8.Case Studies: how one farm scaled up from year to year, in terms of labor, equipment, etc.
When asked where the gaps are in beginning farmer resources, respondents said:
1.Land: active regional inventories based off on-the-ground knowledge; APR issues
2.Labor /Employment Guidance: laws and regulations but also how to manage people for a positive, education experience
3.Local Regulation Guides: on a wide range of issues, including conservation, construction, water, etc.
4.Money: not just what’s available but also a timeline of when and how you can prepare to apply for it
5.Markets: Growing markets for local growers especially with restaurants and small grocers, cooperatives
6.Supply Directories: up-to-date regional guides of where to purchase things that are needed for farms
7.“Start Up Packet”: checklists of things to think about for each year, skills to be acquired, training to think ahead
8.Internship Help: a way to make sure that folks are getting paid a bit more, and to make sure that farms don’t become too dependent on that labor
9.Mentoring/Experienced Farmer Consulting: would pay farmers to visit farm 2-3 times per season to give feedback on what they could do better
10.Taxes/Payroll/Bookeeping Guidance: help finding companies or individuals; what to pay for and what not to pay for
11.Case Studies: Step-by-step guides of how a successful farm made strides toward scaling up, year to year
Finally, some general observations from the interviews were:
- Wealth of resources in the eastern part of the state.
- Workshops offered during growing season mean taking at least a half or full day; Saturdays are hard because of markets, Sundays would be best.
- Beginning farmers tend to “age out” of workshops – no longer helpful, geared toward younger folks.
- Time is one of most difficult things in season – for this reason, video was cited as a preferred format
- Businesses that source directly from local farmers are really helping farmers distribute and scale up (Lettuce Be Local, Farm Fresh RI, Boston Organics).
- All farmers felt strongly that production experience comes from farmer to farmer and apprenticeships, business side of things is more difficult.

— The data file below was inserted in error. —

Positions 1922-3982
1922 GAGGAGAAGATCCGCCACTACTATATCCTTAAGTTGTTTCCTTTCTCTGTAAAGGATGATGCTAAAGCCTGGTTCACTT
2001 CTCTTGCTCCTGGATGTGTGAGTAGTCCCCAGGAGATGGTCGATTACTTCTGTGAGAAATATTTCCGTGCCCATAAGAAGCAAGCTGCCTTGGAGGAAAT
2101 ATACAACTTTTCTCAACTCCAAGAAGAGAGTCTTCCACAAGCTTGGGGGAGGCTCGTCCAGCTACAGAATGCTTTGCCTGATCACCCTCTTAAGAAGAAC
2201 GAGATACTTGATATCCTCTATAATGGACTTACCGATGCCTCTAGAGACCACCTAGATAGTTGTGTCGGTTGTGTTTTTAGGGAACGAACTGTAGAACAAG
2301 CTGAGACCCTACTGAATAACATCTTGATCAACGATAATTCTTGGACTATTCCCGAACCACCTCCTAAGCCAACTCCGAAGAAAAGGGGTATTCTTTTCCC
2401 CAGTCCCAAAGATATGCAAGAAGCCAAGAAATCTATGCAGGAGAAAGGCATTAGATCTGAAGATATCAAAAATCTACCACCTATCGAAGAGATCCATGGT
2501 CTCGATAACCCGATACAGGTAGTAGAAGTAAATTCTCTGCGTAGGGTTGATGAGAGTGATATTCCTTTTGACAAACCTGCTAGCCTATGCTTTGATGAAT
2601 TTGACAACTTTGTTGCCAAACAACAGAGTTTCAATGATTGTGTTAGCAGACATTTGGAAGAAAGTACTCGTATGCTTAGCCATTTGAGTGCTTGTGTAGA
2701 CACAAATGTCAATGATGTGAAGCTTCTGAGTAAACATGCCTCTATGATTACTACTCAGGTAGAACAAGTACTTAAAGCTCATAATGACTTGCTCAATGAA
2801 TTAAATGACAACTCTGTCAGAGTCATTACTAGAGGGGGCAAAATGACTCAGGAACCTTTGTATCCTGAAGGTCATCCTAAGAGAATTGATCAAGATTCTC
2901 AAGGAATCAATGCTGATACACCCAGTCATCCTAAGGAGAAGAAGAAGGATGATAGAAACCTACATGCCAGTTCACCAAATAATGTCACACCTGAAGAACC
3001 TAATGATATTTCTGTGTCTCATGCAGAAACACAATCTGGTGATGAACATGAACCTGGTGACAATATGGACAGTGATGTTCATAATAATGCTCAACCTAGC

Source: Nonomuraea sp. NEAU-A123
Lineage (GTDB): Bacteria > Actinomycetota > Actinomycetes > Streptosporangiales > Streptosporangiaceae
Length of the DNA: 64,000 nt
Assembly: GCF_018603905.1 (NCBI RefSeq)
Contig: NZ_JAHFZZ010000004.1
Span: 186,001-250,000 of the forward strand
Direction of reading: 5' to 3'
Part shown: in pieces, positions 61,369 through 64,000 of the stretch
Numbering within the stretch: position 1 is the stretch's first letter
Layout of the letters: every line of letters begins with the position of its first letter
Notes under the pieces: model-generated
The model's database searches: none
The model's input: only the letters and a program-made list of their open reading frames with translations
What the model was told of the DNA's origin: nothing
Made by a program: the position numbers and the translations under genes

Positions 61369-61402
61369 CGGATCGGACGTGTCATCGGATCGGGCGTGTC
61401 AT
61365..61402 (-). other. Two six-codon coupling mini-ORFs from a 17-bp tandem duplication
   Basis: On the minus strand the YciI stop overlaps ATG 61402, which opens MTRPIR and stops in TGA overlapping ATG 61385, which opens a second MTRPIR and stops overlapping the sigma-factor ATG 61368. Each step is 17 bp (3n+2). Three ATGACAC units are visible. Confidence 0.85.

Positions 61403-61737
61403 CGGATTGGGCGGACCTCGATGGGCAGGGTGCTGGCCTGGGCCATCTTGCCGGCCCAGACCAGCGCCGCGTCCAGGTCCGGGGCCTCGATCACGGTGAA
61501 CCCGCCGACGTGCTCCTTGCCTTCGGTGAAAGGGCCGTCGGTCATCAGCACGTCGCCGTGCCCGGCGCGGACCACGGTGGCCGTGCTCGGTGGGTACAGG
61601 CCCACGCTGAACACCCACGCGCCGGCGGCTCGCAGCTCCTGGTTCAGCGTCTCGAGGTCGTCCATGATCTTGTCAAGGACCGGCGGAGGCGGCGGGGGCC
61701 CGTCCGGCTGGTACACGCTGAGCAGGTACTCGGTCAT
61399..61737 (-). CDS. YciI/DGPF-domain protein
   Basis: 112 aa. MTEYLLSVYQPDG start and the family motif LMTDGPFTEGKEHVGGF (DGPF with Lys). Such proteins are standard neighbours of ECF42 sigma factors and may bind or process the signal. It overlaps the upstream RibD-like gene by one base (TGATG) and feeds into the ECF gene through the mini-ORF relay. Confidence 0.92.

- Many farmers expressed sadness at not being able to pay interns and apprentices more money.
We continuously promote and update our website as a “one stop shop/clearinghouse” website, which is continually populated with current events, resources, farmer/service provider profiles, timely blog discussions, and other interactive features that keep farmers engaged and utilizing the website to find available resources.
Our Tufts work-study intern is responsible for working with Tufts IT on ways to make the website more user friendly and help the resources capture there be even more accessible. She is also updating the Massachusetts Farm Employment Directory for distribution in late winter/early spring 2017.
Referral Network: Right now, we have limited capacity to operate our Referral Network, but the coordinator responds to inquiries as time allows. She responded to an estimated 20 + referrals in 2016.
The results of the project are best summed up in the attached key findings report, which discusses the resources currently available in Massachusetts for beginning farmers and where the gaps are.
Ultimately, it became clear from the research that the following are the main opportunities to build up resources for beginning farmers:
- Videos: especially short ones, on a variety of different subjects
- Regional mixers in off seasons to better connect farmers and facilitate business networking
- Case studies on scaling up, so that newer farmers can learn from more seasoned farmers
- Land access education and inventory, especially for beginning farmers in E. Mass seeking 2 acres of land and under for a reduced cost
- Information on labor and employment
- Regional and local guides on laws and regulations
The Beginning Farmer Network of Massachusetts will continue to discuss with regional partners and service providers the best way of addressing these opportunities moving forward. In particular, BFN/Mass hopes to host an annual Northeast New Farmer Winter Mixer in conjunction with another winter conference, and may also seek funding to create and highlight case studies and videos on our BFN/Mass website.
Education & Outreach Activities and Participation Summary
As part of this project, BFN/Mass was able to conduct the following education and outreach activities:
- Creation & Distribution of Key Findings Report (1): This key findings report is the main tangible outcome of our project; it summarizes the main gaps in beginning farmer resource and education needs across the state and also the strengths in current resource and education offerings for beginning farmers. As of June 2017, it has been distributed widely via social media, list serves, partner newsletters and websites, and other collaborative groups. It is intended to bring together farmers and service providers in conversation on how to make strides addressing the gaps in beginning farmer resources.
- Newsletters (4): The coordinator of BFN/Mass wrote and sent at least 4 newsletters to a mail list of 500+ subscribers on BFN/Mass happenings, beginning farmer resources, and updates to our beginning farmer resource assessment and gaps analysis project.